Show full abstract
19
4
Risks and competitiveness in agriculture with emphasis on wine sector in Croatia
11-17

International competitiveness, being a key objective of each economic entity, is at the same time significantly determined by the level of risk the entity is coping. Based on the assumption that risk management is directly linked to competitiveness in agribusiness, the scope of this paper is predominantly focused on the wine agribusiness in Cro...atia. The aim of this paper is to encompass available literature and transfer findings to interested parties, about risks and competitiveness in agriculture, with particular reference to the wine sector. Qualitative analysis of secondary data, descriptive i.e. monographic method, deductive method and comparison of available papers from the world and Croatia were applied in the paper. There are very few companies in general, however, that tend to use their abilities to manage risks as a source of competitive advantage. These companies go beyond compliance or cost-controlling defensive approaches and take a more aggressive stance toward risk. They have realized that their risk management capabilities can be leveraged as a source of competitive advantage (Elahi, 2013). Current literature showed that such companies indirectly exist within global agribusiness. Examples of such companies in the wine sector could be found in Old World and New World wine countries. In regards with the mentioned, further research in the wine sector that would more directly link competitiveness and risk management and benefits that could be drawn from such “linkage” is needed.

Show full abstract
16
2
Croatian wine market, support policy and specific obstacles to wine exports
19-22

In this paper, analysis of Croatian wine sector in period 2006-2013 is conducted through the record of wine production, exports and imports together with Government support measures. In the light of Croatian EU membership together with opening of EU wine market and global wine market, recommendations for further discussion of support measures f...or small and medium winemakers are given.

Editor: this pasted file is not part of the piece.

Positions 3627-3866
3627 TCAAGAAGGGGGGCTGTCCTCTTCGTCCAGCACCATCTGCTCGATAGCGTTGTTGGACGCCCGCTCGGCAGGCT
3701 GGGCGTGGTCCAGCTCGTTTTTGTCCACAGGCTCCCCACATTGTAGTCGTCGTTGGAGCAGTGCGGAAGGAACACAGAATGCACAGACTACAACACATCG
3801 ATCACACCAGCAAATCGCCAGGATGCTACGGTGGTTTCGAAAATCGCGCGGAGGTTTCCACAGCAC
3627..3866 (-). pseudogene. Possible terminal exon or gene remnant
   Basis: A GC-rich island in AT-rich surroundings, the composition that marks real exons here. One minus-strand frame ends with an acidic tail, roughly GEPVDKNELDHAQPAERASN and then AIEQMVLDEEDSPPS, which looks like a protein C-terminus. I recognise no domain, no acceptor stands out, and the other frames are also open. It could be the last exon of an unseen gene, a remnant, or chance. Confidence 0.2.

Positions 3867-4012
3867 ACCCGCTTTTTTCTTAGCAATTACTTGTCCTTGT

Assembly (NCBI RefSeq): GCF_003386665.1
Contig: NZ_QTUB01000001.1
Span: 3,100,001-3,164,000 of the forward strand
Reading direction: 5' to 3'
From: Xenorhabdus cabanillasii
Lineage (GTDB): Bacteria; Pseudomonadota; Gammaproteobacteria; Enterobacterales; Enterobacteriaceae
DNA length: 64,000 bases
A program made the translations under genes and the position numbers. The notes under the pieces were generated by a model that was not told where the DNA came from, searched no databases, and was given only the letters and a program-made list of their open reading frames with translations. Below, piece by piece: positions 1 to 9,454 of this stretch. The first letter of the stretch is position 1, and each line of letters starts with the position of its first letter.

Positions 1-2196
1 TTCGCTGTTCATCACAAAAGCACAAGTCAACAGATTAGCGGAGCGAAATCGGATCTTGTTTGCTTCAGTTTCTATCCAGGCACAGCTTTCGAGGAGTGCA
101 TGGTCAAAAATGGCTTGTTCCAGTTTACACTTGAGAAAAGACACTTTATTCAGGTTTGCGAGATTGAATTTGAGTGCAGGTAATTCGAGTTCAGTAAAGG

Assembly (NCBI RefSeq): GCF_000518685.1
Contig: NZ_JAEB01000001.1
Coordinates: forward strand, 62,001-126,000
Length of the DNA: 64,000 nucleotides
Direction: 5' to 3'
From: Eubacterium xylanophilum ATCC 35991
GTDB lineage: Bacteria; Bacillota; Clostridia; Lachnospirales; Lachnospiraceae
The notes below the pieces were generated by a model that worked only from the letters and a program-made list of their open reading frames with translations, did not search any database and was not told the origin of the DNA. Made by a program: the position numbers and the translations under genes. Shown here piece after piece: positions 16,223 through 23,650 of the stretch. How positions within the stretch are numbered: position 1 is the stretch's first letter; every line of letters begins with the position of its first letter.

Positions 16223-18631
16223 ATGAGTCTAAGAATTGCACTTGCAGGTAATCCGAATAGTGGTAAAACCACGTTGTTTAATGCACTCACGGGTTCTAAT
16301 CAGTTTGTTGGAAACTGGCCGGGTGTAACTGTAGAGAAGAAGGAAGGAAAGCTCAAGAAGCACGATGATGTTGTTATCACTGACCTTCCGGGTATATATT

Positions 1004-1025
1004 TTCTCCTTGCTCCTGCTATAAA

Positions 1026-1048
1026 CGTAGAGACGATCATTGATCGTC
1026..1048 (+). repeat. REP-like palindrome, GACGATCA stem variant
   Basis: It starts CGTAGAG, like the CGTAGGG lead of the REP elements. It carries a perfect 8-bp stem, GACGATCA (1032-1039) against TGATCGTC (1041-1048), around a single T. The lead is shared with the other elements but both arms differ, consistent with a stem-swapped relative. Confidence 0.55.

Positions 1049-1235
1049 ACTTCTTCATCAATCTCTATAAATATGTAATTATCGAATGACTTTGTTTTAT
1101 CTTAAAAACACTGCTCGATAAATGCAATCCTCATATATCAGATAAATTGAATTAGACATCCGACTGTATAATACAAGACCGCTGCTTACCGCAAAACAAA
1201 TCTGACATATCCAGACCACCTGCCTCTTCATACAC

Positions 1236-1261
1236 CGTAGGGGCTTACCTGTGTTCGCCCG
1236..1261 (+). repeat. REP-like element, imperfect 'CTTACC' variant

Show full abstract
18
5
Graduate students’ opinions about entrepreneurship as an employment opportunity
23-29

One of the most unwanted and unavoidable consequences of the economic recession is the high rate of unemployment. Graduate students in Croatia are faced with lack of employment possibilities, and for some of them the self-employment looks like a good solution. In this paper, we investigate attitudes and intentions of graduate students at the Un...iversity of Zagreb Faculty of Agriculture regarding to selfemployment. Most of the surveyed students are in the age between 21 and 25 years, and they have already got some kind of knowledge about entrepreneurship during the formal education. In addition, majority of them have the experience of part-time jobs. The Theory of Planned Behaviour (TPB) model was used to find out to which extent students’ attitudes and experience influence their expressed self-employment intentions. The results revealed that Zagreb students’ scores are close but somewhat lower than the same scores found in the comparable study from Australia. This goes for the investigated variables: (1) previous entrepreneurial experience (PEE), perceived desirability of selfemployment (PDSE), perceived entrepreneurial self-efficacy (PESE) and self-employment intentions (SEI). It was found that the score on the PEE is significantly related to scores on the PDSE (p=0.000), and PESE (p=0.000), which means that the experience positively influence respondents’ attitudes on self-employment and self-efficacy. There is also a statistically significant difference in the on the SEI with respect to the PDSE (ANOVA F=9.804, p=0.000): respondents that consider self-employment more desirable expressed higher intention to perform it. The PDSE was found as the most influencing model variable in regards to the self-employment intention. The results points out the importance of previous experience, role models and positive attitudes towards self-employment in the process of the entrepreneurship development in young, educated population.

Show full abstract
20
3
Trajectories of agricultural modernization and rural resilience: some first insights derived from case studies in 14 countries
31-43